A half-hour into the trading day, the investment community received another encouraging report on the U.S. housing market when the National Association of Realtors, the nation’s largest trade association, reported an increase in existing home sales for the month of August. The sales data come on the heels of this morning’s decent news on housing starts and building permits for the same month.
Specifically, the latest report showed that existing home sales rose 7.8% sequentially last month, to a seasonally adjusted rate of 4.82 million. That was up 9.3% from the prior-year period. The report was yet another sign that the housing industry does appear to be in the midst of a durable recovery. The National Association of Realtors’ Chief Economist Lawrence Yun said, “The housing market is steadily recovering with consistent increases in both home sales and median prices. More buyers are taking advantage of excellent housing affordability conditions.”
In addition to the increase in existing sales, there were several other positive aspects to the latest report, most notably a continued uptick in home prices. The national median price was up 9.5%, year over year, in August, the sixth consecutive monthly advance and the strongest increase since January, 2006. Also, the number of distressed homes (i.e., foreclosures and short sales sold at deep discounts) accounted for 22% of the August sales, down from 24% in July and 31% in the prior-year period. Moreover, total existing homes inventory stood at 2.47 million at the end of August, which represents a 6.1-month supply at the current sales place—down from 6.4 months in July. The latter two data points are particularly pleasing, as a continuation of such trends would probably boost selling prices in the months to come.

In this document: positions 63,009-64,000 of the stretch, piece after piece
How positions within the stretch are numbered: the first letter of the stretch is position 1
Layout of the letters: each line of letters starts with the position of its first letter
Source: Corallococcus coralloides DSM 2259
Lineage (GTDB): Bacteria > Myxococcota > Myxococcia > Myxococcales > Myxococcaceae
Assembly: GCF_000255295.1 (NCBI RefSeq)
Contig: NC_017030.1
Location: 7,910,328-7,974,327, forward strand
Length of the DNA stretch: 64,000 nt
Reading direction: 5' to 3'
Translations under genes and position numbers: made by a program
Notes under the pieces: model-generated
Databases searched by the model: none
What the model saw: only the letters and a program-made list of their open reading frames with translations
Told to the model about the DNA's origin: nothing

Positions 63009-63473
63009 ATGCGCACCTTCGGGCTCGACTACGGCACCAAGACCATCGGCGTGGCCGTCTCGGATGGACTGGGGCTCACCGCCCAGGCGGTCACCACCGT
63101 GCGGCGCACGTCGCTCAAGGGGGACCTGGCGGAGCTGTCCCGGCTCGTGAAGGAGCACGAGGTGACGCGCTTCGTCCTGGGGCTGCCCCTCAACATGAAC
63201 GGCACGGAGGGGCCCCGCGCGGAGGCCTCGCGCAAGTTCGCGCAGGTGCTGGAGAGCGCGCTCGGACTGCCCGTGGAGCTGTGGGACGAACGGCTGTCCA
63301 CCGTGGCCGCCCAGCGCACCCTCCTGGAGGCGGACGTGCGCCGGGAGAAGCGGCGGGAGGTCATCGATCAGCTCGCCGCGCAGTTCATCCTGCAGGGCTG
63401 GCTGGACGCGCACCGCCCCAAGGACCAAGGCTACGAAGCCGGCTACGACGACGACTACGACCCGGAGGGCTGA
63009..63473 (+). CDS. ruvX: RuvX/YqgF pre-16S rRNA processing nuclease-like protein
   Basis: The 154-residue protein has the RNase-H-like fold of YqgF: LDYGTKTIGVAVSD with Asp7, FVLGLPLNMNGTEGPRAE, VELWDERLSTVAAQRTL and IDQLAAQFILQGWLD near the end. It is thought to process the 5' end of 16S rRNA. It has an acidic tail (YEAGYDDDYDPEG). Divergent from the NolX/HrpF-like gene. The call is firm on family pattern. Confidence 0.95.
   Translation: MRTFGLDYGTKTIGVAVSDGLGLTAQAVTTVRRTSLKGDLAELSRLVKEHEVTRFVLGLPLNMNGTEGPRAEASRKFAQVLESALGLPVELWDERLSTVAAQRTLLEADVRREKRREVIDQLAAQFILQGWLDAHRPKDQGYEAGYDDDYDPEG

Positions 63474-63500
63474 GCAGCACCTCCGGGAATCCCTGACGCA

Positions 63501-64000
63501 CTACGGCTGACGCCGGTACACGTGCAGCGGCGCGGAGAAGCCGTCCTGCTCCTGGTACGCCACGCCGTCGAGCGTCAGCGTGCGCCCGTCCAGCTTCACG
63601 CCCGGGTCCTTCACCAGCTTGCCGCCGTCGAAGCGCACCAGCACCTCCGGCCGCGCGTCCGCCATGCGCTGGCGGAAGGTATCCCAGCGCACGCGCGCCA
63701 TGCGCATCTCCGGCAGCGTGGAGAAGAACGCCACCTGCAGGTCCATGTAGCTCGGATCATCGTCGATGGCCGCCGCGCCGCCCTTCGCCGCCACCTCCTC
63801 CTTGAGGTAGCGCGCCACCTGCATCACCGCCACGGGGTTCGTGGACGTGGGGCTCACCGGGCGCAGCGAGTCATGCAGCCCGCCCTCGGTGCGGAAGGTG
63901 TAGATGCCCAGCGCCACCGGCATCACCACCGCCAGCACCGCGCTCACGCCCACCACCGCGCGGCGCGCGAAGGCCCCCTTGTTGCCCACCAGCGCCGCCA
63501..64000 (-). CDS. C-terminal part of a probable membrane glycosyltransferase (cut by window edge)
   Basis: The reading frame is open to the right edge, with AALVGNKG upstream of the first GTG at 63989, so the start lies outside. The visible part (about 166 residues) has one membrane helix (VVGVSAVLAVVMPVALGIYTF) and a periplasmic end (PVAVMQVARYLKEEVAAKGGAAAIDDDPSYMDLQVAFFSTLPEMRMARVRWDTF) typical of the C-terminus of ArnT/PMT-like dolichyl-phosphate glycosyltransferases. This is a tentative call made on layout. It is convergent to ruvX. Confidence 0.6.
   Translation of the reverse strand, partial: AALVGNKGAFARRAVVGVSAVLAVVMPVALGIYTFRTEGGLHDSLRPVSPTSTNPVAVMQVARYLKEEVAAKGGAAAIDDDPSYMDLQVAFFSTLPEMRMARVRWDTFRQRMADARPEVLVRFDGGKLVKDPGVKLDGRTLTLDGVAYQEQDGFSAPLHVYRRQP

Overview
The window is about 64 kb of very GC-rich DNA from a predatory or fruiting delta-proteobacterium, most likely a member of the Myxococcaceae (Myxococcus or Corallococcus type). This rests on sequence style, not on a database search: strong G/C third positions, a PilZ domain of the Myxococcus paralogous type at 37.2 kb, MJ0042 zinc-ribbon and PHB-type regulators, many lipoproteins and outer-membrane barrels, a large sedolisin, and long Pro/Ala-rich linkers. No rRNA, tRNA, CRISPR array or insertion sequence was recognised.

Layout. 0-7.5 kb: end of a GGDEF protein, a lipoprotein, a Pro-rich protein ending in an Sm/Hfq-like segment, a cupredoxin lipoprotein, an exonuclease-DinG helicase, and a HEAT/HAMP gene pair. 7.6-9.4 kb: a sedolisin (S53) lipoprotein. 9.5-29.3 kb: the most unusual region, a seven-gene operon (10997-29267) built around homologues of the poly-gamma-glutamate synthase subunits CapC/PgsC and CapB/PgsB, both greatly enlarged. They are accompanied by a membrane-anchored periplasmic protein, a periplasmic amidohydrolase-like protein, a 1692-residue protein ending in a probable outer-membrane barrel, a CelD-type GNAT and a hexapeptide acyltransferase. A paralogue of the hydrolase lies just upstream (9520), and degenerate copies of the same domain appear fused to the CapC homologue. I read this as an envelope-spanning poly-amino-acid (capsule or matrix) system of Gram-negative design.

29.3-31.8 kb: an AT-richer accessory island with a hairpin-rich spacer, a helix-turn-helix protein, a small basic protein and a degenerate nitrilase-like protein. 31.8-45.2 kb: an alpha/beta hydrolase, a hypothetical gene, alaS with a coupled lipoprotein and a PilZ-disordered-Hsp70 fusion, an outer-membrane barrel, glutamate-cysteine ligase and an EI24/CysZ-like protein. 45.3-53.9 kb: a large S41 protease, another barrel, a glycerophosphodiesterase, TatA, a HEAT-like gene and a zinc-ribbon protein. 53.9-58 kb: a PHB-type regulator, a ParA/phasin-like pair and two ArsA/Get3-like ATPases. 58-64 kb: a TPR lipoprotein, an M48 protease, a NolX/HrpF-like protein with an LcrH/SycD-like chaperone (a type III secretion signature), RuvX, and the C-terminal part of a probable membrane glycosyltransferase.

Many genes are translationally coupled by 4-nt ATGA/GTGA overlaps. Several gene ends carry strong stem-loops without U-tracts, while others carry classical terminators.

Driving a lot of the recent demand for homes is record low mortgage rates. According to Freddie Mac, the national average commitment rate for a 30-year, conventional, fixed-rate mortgage was 3.60% in August. While affordability remains a big plus for the housing market right now, one major concern is the employment picture. According to the Labor Department, the nation added only 96,000 new positions last month, far less than the 200,000 positions likely needed to be created each month to make a significant dent in the nation’s unemployment rate, which remains at a stubbornly high 8.1%. If the labor market was to continue to flounder, it could slow the current recovery taking place in this long-suffering sector.
All in all, the latest existing home sales data have to be considered another very positive sign for the housing industry. It was encouraging to see home sales rise in all four regions of the United States. Especially noteworthy were the increases in the South (up 7.3% sequentially), and the West (+8.3%), the two biggest housing markets in the country. An improvement in the housing market would also be a big shot in the arm for the middling U.S. economy.
At the time of this article’s writing, the author did not have positions in any of the companies mentioned.